The past few weeks, we have been discussing the social issues that are incarceration and homelessness, along with the factors that contribute to them such as poverty, mental illnesses, education, etc. Over break, I sat down around my kitchen table over break with my three friends, Sophie Escario, Jen Sendi, and Molly Martin, to get their views on these controversial issues.
The first few questions were about issues that may be a contributing factor to people being incarcerated. Here are there questions, along with their answers.
Q: Do you think mental health issues are a contributing factor to people becoming incarcerated?
Jen: I don’t think mental illness leads to crime. I think it’s crime that leads to mental illness. Being locked up in a prison can definitely make you go crazy.
Sophie: I think it could be a factor to incarceration, but I think poverty is a bigger problem with incarceration. I think people who have mental health issues and are tried in court should end up getting the help they need in mental institutions instead of jail.
Molly: Yes because if you’re crazy then it is easier to get arrested.
Q: Why do you think people with a lesser education are more likely to be incarcerated?
Jen: Because educated people have more of a background on what is happening in life and lesser education people only know what they know.
Sophie: Because usually those who are not as educated are associated with poverty which is more of a reason to be impoverished.
Molly: Because its more of a means of survival for them if they aren’t educated because if they live in poorer areas, they are less educated and have to fight for their survival.
Q: What do you think is the relationship between poverty and incarceration?
Jen: I think every one in three people who are impoverished are incarcerated.
Sophie: I think poverty is one of the major factors of people being incarcerated.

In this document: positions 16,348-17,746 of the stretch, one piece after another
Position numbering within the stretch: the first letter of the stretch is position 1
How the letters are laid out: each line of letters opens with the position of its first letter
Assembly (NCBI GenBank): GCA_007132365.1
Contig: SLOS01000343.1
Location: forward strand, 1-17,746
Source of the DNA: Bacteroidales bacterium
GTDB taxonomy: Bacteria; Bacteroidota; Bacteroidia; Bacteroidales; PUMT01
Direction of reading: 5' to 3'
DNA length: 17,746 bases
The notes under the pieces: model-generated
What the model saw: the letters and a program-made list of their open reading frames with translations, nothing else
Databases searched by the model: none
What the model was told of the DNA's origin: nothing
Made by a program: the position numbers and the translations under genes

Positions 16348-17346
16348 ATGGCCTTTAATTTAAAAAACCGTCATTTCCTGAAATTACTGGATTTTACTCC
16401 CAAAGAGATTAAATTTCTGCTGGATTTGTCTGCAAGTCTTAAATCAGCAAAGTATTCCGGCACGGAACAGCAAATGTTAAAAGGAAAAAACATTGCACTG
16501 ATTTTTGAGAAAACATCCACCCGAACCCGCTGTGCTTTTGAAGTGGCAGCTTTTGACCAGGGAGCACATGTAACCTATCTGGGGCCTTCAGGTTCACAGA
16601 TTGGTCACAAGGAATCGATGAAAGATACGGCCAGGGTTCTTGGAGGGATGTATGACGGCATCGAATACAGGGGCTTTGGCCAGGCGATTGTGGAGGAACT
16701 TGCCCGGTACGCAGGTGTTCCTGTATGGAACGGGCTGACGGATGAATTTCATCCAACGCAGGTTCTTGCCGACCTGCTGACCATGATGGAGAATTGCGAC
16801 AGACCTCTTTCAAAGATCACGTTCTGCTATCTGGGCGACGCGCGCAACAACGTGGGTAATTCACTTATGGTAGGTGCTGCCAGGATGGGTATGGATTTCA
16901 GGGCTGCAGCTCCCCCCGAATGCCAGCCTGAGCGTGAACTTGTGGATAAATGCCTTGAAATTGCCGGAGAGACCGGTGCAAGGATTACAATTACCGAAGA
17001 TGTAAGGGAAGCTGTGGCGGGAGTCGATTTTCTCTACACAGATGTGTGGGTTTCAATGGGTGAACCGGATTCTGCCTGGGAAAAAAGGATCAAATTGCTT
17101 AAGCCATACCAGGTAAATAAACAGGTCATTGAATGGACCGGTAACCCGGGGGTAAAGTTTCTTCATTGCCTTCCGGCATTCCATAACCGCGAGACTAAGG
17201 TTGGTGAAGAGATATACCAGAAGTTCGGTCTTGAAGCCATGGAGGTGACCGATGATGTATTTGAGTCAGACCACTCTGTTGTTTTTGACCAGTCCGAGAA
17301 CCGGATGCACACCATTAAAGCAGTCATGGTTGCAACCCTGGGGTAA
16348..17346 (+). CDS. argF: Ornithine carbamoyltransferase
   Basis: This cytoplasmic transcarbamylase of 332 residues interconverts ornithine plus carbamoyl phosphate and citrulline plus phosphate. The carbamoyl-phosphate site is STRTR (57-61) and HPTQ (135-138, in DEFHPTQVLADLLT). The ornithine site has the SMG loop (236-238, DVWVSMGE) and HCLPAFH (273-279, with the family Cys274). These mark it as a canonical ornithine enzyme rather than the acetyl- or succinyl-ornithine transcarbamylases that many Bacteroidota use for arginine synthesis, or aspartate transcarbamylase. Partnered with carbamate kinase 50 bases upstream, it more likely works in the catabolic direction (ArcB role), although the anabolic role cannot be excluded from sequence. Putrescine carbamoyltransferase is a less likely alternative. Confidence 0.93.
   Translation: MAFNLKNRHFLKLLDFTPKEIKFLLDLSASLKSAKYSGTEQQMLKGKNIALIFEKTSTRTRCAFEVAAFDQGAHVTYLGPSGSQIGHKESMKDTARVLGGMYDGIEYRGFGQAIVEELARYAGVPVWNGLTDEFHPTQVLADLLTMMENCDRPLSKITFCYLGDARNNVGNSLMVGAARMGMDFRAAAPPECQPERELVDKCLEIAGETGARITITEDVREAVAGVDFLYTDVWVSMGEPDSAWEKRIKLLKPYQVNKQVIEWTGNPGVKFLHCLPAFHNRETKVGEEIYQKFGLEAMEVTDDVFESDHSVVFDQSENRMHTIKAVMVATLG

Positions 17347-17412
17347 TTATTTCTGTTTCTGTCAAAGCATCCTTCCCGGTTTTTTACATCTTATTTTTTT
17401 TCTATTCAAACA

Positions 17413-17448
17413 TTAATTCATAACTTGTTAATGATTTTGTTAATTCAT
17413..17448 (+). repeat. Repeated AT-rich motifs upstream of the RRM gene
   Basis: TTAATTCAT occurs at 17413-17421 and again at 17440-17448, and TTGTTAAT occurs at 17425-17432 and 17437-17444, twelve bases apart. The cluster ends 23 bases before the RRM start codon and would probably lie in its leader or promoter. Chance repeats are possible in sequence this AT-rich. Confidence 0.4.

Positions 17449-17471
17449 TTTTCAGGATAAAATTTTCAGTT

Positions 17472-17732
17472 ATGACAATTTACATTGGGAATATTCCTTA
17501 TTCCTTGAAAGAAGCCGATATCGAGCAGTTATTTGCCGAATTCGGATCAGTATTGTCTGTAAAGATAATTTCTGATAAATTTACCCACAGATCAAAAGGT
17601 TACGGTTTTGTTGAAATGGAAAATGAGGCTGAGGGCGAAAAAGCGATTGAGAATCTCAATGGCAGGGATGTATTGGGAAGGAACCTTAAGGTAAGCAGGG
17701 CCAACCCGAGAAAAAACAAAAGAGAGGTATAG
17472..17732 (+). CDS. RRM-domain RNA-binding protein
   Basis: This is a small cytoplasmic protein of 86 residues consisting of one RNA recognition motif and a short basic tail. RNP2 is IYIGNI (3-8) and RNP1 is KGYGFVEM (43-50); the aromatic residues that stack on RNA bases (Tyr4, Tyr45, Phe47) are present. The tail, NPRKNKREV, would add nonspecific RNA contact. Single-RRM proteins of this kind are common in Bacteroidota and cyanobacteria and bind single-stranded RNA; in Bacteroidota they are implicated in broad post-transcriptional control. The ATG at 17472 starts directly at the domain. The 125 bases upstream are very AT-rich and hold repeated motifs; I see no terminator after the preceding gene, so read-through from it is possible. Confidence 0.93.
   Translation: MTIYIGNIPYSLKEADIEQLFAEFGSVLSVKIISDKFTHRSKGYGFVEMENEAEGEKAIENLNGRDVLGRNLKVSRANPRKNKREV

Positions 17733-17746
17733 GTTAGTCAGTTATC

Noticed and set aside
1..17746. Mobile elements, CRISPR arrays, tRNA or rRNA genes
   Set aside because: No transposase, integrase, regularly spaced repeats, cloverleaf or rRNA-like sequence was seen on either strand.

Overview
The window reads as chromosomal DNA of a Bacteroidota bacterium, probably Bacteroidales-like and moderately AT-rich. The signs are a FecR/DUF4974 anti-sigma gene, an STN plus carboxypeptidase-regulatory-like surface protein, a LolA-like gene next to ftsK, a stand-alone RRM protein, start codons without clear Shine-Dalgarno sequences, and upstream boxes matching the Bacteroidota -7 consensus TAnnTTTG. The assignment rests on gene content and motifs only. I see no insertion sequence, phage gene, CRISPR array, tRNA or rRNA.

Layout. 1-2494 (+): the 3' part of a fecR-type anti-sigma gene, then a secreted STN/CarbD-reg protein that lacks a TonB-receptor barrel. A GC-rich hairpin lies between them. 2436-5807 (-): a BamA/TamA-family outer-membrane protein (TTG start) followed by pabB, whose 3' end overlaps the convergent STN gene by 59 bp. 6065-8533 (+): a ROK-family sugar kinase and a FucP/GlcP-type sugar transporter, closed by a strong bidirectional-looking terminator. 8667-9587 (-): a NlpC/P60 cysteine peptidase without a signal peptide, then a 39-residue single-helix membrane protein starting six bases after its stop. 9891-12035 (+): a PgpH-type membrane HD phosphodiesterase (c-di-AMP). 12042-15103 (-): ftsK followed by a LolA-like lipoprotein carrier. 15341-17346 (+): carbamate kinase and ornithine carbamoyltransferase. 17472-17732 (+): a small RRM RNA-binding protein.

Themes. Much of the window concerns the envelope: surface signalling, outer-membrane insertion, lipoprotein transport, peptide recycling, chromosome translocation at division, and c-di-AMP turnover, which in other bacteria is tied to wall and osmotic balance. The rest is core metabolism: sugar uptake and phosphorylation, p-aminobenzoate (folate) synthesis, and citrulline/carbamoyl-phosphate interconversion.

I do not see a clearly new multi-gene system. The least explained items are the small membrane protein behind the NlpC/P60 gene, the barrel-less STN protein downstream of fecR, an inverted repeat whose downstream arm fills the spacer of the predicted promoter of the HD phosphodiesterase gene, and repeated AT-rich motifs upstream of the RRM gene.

Molly: People commit crimes to protect themselves and survive which gets them into trouble.
Q: Do you think it is fair for homeless people to be arrested and incarcerated for small crimes such as stealing for survival? Do you think they should receive some other kind of care instead?
Jen: I think they should be treated the same as anyone else
Sophie: I don’t think homeless people deserve to be incarcerated for petty crimes, but if it is something more intense then they should.
Molly: Yes and no because if they had money to buy food but were stealing it why would they be arrested, but if you have nothing and are stealing to survive than you shouldn’t be thrown in jail for protecting yourself
Q: What do you think can be done to stop people who are released from prison from going back into homelessness?
Jen: I think there are a lot of things that can be done, but I think keeping them being how they were before they came in can help them not be homeless.
Sophie: The people being released should be offered some type of transitional housing where they can stay for a certain amount of time until they find a job.
Molly: I think they should have the homeless people get paid a wage for the work that they do not prison so that they have a chance to find housing when they are released.
Q: Why do you think homeless people end up committing crimes even after they have already been to jail once and know they have a good chance of going back (recidivism)?
Jen: In jail the criminals aren’t given a rehab facility. They are thrown in jail for the crime, but they aren’t given assistance and help on why the crime was wrong. They are seen as a criminal, not just as a person who has committed a simple crime.
Sophie: There isn’t any transitional programs that are there to help them, and they should be really taught that what they did was wrong and to get them help instead of just being thrown back into the world. Even after criminals have done their time, they are still treated like criminals which can be degrading to them.
Molly: They don’t have a job or anything when they get out of jail so they continue with their old habits
Q: What role can digital media play in helping to address the problem?
Jen: Spread awareness and make people who know nothing about it know about it by spreading news about it through social media.
Sophie: It can help to spread the awareness of how high incarceration rates are and let people know that its an issue. PSA messages of what its like and prison and show that we shouldn’t send people there.
Molly: Educating the public on why our incarceration rates have gone up so much through the use.
Again, special credits go to Jen Sendi, Sophie Escario, and Molly Martin for giving their insightful answers to some pretty tough questions.